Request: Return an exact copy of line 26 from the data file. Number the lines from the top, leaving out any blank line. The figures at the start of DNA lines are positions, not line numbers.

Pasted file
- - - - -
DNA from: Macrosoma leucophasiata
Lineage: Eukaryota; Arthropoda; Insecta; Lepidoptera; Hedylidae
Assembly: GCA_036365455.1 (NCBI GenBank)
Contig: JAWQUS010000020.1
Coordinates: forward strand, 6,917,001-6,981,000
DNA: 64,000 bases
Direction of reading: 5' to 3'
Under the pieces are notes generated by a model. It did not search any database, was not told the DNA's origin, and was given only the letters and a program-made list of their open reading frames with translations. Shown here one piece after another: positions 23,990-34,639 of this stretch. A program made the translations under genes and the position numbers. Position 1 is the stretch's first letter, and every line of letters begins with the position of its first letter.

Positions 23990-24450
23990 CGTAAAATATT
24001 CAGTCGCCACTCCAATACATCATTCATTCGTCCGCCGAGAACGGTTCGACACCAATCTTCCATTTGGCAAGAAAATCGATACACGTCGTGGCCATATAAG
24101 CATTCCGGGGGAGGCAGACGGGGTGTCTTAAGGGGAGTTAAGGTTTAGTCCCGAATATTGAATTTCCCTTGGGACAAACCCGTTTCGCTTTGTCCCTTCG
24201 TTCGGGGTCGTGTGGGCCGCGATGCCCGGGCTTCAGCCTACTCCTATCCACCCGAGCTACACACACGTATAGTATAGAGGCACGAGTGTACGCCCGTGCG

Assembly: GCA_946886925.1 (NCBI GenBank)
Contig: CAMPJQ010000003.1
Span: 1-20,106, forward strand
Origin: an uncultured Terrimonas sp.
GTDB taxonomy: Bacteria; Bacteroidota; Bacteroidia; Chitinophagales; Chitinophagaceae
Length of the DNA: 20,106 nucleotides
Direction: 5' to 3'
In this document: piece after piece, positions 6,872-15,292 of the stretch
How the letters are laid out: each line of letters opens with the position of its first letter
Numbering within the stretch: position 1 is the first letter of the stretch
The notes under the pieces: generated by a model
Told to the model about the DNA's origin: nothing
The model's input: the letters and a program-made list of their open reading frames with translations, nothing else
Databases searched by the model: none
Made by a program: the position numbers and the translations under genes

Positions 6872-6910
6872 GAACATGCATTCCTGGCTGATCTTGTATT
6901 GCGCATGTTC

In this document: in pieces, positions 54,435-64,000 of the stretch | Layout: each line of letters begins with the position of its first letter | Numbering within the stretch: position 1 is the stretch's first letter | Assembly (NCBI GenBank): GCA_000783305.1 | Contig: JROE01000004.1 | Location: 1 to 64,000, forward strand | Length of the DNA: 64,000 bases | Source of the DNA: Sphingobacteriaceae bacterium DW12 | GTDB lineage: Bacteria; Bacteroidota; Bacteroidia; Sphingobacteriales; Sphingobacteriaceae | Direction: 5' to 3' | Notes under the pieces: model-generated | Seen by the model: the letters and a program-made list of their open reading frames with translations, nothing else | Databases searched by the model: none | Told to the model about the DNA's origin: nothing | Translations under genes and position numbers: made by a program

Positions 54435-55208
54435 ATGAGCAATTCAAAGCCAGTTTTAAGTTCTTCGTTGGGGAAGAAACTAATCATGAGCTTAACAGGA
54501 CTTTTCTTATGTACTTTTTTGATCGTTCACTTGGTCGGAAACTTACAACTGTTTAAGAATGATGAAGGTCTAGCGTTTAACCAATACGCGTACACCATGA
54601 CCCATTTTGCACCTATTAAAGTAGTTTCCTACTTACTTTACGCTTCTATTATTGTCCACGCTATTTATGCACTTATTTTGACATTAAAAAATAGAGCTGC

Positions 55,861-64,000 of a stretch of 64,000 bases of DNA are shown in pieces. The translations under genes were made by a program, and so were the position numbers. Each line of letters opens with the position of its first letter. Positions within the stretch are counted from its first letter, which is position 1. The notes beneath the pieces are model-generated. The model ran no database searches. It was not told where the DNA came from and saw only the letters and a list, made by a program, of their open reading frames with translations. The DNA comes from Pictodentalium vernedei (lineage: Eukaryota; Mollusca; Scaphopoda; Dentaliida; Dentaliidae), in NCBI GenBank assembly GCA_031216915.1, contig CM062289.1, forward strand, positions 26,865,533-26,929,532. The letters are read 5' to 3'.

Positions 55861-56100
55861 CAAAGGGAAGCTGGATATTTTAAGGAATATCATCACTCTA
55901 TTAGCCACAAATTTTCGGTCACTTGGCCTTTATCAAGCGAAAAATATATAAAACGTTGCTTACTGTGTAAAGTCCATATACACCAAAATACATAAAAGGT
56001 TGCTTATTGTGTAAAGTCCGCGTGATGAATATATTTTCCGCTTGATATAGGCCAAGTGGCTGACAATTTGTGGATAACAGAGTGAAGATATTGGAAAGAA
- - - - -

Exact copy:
The model's input: the letters and a program-made list of their open reading frames with translations, nothing else